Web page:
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Members of the Law Society of Scotland (LSS) have voted narrowly in favour of alternative business structures (ABSs) being introduced in Scotland.
As reported by The Lawyer the LSS was forced to hold the referendum, despite supporting ABSs for two years, after the Scottish Law Agents Society (SLAS) tried to force it to reverse its policy of support (5 April 2010).
In total 43 per cent of LSS members took part in the vote with just 50.3 per cent agreeing that the society should stick with its current policy. The remaining 49.7 per cent agreed with the SLAS.
LSS president Ian Smart said: “The narrowness of the result clearly illustrates just how the issue has brought out widely divergent views across the profession.
“While there have been a few heated remarks on the wider fringes of the debate, I believe that the vast majority of solicitors still wish to try and find a united way forward. These results will therefore inform the ongoing policy debate, which will continue both in private and at the reconvened special general meeting later this month.”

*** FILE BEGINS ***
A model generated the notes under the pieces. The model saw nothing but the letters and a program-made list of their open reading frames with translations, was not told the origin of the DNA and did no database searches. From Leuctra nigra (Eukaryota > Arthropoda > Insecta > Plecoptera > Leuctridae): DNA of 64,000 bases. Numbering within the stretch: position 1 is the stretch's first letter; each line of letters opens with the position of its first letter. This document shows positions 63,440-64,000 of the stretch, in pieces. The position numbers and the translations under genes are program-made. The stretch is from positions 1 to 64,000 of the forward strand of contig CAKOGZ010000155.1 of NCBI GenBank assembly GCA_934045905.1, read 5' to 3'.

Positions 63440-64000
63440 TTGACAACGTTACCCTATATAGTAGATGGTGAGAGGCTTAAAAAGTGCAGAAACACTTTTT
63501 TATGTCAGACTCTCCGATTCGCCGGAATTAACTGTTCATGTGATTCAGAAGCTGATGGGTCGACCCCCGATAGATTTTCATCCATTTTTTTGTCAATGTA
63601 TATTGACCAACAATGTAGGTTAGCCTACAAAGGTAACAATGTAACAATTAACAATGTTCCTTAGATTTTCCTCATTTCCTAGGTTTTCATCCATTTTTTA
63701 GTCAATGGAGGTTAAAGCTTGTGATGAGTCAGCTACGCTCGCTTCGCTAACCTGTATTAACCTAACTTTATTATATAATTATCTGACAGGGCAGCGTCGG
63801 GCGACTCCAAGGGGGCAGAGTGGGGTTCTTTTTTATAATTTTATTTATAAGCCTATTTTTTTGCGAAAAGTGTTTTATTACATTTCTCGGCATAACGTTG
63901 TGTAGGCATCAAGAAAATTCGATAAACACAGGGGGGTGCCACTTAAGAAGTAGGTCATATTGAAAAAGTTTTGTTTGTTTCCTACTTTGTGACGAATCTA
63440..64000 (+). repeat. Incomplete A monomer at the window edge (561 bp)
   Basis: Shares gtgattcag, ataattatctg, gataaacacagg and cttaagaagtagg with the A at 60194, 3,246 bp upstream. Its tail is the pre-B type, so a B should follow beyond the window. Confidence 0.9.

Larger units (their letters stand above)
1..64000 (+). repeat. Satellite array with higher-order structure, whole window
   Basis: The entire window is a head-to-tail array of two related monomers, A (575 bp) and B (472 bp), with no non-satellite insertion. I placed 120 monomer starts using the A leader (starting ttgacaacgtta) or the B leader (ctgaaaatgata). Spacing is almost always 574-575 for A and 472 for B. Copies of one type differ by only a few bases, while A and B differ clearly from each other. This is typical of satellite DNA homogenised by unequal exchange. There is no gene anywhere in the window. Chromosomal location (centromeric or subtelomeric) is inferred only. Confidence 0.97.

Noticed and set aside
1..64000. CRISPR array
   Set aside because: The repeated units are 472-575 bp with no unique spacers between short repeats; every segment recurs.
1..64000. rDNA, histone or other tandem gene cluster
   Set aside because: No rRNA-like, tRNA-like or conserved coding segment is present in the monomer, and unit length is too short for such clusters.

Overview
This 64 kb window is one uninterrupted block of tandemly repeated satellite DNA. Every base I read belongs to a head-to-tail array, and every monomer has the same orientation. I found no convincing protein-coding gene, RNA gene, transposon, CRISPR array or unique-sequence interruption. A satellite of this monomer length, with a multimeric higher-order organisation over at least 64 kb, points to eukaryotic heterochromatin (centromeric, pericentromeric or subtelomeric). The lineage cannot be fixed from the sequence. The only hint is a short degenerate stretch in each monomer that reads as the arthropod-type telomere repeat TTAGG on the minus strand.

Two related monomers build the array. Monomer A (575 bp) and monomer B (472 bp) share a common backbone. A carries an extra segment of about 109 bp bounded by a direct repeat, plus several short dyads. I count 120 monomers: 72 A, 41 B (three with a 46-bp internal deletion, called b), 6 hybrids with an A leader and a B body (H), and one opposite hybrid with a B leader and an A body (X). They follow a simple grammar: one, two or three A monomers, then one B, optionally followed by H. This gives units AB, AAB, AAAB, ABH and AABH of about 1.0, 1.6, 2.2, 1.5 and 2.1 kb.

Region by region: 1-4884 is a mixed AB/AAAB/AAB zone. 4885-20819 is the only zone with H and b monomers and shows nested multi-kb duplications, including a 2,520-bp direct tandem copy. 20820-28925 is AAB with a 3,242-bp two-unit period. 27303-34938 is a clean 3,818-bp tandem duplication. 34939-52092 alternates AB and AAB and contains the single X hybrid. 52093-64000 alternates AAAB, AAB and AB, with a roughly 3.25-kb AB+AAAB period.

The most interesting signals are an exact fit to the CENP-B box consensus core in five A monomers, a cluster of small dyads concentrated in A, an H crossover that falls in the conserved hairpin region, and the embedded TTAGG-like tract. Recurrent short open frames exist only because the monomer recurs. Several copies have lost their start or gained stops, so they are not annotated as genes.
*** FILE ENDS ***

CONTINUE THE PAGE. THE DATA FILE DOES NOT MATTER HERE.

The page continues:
The LSS had to last month abandon a special general meeting that the SLAS called with the purpose of holding a vote on whether the LSS should still be in support of the introduction of ABSs. Because the SLAS had arranged so many proxy votes in its favour it was felt that the outcome would be misrepresentative.
A reconvened meeting will now take place in Edinburgh on 16 April.
While the referendum showed only narrow support for the LSS’s stance on ABSs, 81 per cent of votes cast were in favour of the society applying to be a regulator of the structures if they are introduced.
For more on the ABSs row in Scotland click here and here.